Posted on 16th May 2011
The recent vote by the House of Lords to reject directly elected Police and Crime Commissioners from the Government's controversial Police Reform and Social Responsibility Bill has been enthusiastically welcomed by members of Derbyshire Police Authority.
The Authority’s Chairman, Philip Hickson said that the vote was a milestone, and represented a voice of reason when the proposals were being considered.
He added: “We have consistently made our own concerns clear, including issues regarding the rushed timescales, the loss of proper representation, the potential for politicisation of the police and the cost of the proposals. It appears that these concerns have been heeded and in the House of Lords at least, sense is prevailing.”
In a debate in the House of Lords last week, Baroness Angela Harris put forward an amendment proposing that Police Commissioners should be appointed (not elected) by a police and crime panel, in much the same way that the Chairs of Police Authorities are currently selected. The proposal won support by 188 votes to 176.
Baroness Harris said directly elected police and crime commissioners posed "great risks to policing" and raised doubts about who would have the power to hire and fire chief constables.
"I am very concerned that the evidence base for making this change is incredibly thin and the consequences of implementing it have not been thoroughly researched or properly thought through," she said.
However, the Home Office has said that it intends to press ahead with the plans to abolish Police Authorities in favour of directly elected Police and Crime Commissioners, costing at least an additional £101m over the next five years.
“I simply fail to see the reasoning,” said Mr Hickson. “How can one person, with an immense portfolio of responsibilities, be representative of all the communities in Derbyshire? Added to that, we know from research into the proposals that there is very little public appetite for this expensive reform.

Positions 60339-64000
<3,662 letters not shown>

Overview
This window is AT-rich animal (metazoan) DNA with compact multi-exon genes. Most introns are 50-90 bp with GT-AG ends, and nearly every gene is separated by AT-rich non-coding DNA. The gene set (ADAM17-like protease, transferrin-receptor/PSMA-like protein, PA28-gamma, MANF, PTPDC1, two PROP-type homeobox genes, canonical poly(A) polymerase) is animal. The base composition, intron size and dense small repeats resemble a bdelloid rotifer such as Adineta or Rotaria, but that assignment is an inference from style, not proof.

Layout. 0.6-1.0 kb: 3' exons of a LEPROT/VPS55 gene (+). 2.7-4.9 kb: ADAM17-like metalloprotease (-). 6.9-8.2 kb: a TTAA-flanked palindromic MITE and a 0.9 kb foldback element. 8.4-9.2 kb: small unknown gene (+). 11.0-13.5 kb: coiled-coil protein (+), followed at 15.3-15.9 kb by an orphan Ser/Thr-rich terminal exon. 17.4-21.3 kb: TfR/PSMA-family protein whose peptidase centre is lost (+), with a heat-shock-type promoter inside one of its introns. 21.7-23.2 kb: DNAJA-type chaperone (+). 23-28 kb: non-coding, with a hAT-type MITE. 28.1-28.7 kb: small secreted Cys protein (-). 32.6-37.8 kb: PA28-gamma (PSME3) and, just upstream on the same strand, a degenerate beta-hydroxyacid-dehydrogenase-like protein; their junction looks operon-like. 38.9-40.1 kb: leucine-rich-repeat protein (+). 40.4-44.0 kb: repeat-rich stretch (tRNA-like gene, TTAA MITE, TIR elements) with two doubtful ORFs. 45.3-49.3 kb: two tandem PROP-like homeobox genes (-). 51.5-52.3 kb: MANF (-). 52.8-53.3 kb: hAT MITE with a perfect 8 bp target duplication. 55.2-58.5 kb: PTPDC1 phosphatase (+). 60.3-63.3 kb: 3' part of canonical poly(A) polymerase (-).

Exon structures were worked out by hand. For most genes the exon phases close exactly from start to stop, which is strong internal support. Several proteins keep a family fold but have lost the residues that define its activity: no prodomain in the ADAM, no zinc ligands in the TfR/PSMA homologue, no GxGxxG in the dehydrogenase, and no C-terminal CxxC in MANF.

“If Commissioners are introduced next year, they will come on board at possibly one of the most complex and challenging times for the police in history. The Olympics will be a few short weeks away and the financial challenges will be taking effect as a result of the four year spending cuts that are being applied by the Government. All the experience within the 17 member Police Authorities, which is helping to manage these funding gaps, will be simply thrown away. It is neither logical nor responsible to expect one individual to walk in, take over and manage such a complex and important business.
“If there is a case for change, and I’m not saying the current system is perfect, then let’s have a proper public debate on the issue, which takes into account the view of all those involved. Let’s work on what we have and build on this as opposed to throwing it all away.”
With the Bill still to be debated clause be clause in the House of Lords, timescales for its return to the House of Commons are uncertain. What is clear though is that there is still a lot more work required on this Bill and more public debate needed.
Meanwhile, Police Authorities will have to wait and see what impact, if any, the Lords intervention will have.
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